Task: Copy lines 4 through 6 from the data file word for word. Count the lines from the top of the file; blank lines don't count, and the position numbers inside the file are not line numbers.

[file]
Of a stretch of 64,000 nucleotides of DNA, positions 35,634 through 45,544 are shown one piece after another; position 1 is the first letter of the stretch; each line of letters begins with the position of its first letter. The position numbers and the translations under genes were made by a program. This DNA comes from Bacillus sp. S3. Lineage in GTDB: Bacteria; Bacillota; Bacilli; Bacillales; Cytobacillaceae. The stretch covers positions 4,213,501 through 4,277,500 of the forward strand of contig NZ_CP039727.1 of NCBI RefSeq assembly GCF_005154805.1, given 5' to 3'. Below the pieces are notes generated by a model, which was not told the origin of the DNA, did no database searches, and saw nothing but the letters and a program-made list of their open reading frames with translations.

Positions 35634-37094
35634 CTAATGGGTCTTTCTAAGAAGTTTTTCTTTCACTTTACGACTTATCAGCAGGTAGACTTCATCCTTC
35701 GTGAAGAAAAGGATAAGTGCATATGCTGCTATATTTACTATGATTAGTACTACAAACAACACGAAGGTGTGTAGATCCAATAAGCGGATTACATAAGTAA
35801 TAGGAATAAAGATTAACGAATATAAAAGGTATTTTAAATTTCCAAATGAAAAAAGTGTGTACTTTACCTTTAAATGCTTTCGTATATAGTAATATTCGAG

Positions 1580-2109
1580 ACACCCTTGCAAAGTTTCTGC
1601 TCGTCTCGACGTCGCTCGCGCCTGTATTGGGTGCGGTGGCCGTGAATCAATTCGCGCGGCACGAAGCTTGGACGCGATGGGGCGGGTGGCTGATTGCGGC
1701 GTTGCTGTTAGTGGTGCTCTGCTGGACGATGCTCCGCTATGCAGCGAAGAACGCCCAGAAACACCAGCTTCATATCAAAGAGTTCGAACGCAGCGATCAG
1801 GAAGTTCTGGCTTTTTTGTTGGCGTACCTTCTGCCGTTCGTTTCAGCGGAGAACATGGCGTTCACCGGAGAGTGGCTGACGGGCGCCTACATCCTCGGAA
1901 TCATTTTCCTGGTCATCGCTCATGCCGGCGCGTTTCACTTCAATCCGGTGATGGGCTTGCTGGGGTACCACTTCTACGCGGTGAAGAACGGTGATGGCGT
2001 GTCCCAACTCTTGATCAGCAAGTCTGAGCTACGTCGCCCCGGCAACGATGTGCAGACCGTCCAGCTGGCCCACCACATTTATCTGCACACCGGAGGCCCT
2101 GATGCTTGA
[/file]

35701 GTGAAGAAAAGGATAAGTGCATATGCTGCTATATTTACTATGATTAGTACTACAAACAACACGAAGGTGTGTAGATCCAATAAGCGGATTACATAAGTAA
35801 TAGGAATAAAGATTAACGAATATAAAAGGTATTTTAAATTTCCAAATGAAAAAAGTGTGTACTTTACCTTTAAATGCTTTCGTATATAGTAATATTCGAG

Positions 1580-2109